1.the students will acquire the basic knowledge around the ordinary techniques of performance on percussion instruments, both of the classical orchestra and of other idioms (drums, log drum, riqq, …), as well as extended techniques which are utilized in more modern repertoire and/or by improvisers.
2.For the aforementioned techniques there will be mapping on notation examples, where this is possible and
the discourse on the increasingly demand of new and enriched notation which can illustrate the dexterity of today’s musicians will be encouraged.
3.They will practice on the available instruments of the department as: performers (playing existing compositions or new, personal ones) and improvisers (interpreting graphic scores, modal improvisation and/or free). The traditional jazz approach is also encouraged, where applicable.
4.They will have discussed on several theories regarding improvisation and, finally
5.they will acquire a small but substantial experience as improvisers since they will perform in each lesson. Electronic equipment will also be used (hardware, software) expanding, thus, even more their timbral palette.
Course Content (Syllabus)
The lesson is divided in three axes (techniques, notation, improvisation) but in every lesson there will be cross-reference in all three subjects with the students’ practice on the available instruments of the department. Ordinary and extended performance techniques are being understood through audio and video excerpts and the students’ experimentation on the actual instruments. The evolving notation is approached via the study of the standard repertoire of classical percussion. Both the performance techniques and the (need for) notation are reached with the help of organized and/or free impro. The latter will be the outcome, in each lesson, of the discourse on articles and recordings of improvisations, compositions encompassing improvisation or compositions that sound as improvisations (as Brian Ferneyhough’s Bone Alphabet). Technology, both software (Soundtoys) and hardware (EHX Memory Man with Hazarai) which permutate the instruments’ sound, and field recorders will help even more the lesson’s progress.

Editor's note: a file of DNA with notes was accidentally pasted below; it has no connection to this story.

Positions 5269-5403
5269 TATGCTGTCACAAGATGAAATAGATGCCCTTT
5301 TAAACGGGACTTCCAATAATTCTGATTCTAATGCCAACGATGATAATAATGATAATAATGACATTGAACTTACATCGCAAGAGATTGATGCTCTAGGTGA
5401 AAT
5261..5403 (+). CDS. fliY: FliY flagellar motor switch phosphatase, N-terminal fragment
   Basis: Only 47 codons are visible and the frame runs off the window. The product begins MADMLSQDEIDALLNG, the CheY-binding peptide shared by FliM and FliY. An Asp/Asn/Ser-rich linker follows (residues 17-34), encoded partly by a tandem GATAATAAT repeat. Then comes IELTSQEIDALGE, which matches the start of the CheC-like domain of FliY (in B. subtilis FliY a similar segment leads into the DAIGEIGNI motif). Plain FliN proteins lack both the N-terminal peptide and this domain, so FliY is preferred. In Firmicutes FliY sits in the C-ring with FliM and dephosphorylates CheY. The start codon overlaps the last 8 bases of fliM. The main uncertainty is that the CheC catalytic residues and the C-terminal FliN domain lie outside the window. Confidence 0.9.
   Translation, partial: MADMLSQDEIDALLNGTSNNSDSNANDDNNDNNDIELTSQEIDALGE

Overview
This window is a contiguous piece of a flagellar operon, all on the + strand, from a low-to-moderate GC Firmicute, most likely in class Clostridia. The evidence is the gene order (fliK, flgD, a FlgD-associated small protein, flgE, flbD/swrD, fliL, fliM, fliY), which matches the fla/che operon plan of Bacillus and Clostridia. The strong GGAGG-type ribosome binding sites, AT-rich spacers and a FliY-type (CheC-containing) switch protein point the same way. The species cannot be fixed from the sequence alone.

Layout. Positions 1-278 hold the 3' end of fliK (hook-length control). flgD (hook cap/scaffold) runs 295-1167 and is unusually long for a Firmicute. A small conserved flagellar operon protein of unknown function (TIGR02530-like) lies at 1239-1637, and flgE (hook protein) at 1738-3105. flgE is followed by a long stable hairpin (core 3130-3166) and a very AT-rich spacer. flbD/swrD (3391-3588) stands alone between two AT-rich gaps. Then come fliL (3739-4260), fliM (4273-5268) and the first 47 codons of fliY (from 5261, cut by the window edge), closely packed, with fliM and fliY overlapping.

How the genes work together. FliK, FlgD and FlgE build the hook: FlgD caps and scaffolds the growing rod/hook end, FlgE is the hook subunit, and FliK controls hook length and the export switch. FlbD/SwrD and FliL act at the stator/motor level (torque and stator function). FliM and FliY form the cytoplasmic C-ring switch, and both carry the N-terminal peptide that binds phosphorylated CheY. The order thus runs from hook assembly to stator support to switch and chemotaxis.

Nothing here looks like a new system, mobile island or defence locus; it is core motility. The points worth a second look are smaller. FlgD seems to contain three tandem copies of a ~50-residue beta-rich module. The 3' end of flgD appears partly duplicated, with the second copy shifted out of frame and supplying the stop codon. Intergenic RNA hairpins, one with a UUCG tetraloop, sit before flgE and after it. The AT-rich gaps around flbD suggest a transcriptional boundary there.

The students are called to: i. write a test on issues that have been discussed during the lessons such as techniques (e.g. dead stroke, scraping, plucking, production of harmonics), notation (of standard compositions for percussion), names of exceptional musicians (e.e. Casey Cangelosi, Gary Burton, Richard Spaven) and theories on improvisation.
ii. perform a short improvisation which they will comment on later on. Both their impro and their comments will be recorded and the sum of the recordings will be archived in the department and it will be sent to them.
Additional bibliography for study
Adler, S., Hesteraan, P. (2002). The study of orchestration. New York : W.W. Norton, 2002
Bailey, D. (1980). Improvisation : its nature and practice in music, New York : Da Capo Press, 1993. ©1992.
Solomon, S. Z (2016). How to write for percussion : a comprehensive guide to percussion composition. New York : Oxford University Press, 2016, .
Διαδικτυακές πηγές (ενδεικτικά, ημερομηνία ανάσυρσης, 12/1/2020):
Meinl Cymbals - Gerwin Eisenhauer “Marla’s Mind“
Panayiotis Kokoras / Paranormal for 3 Snare Drums
The Percussion Family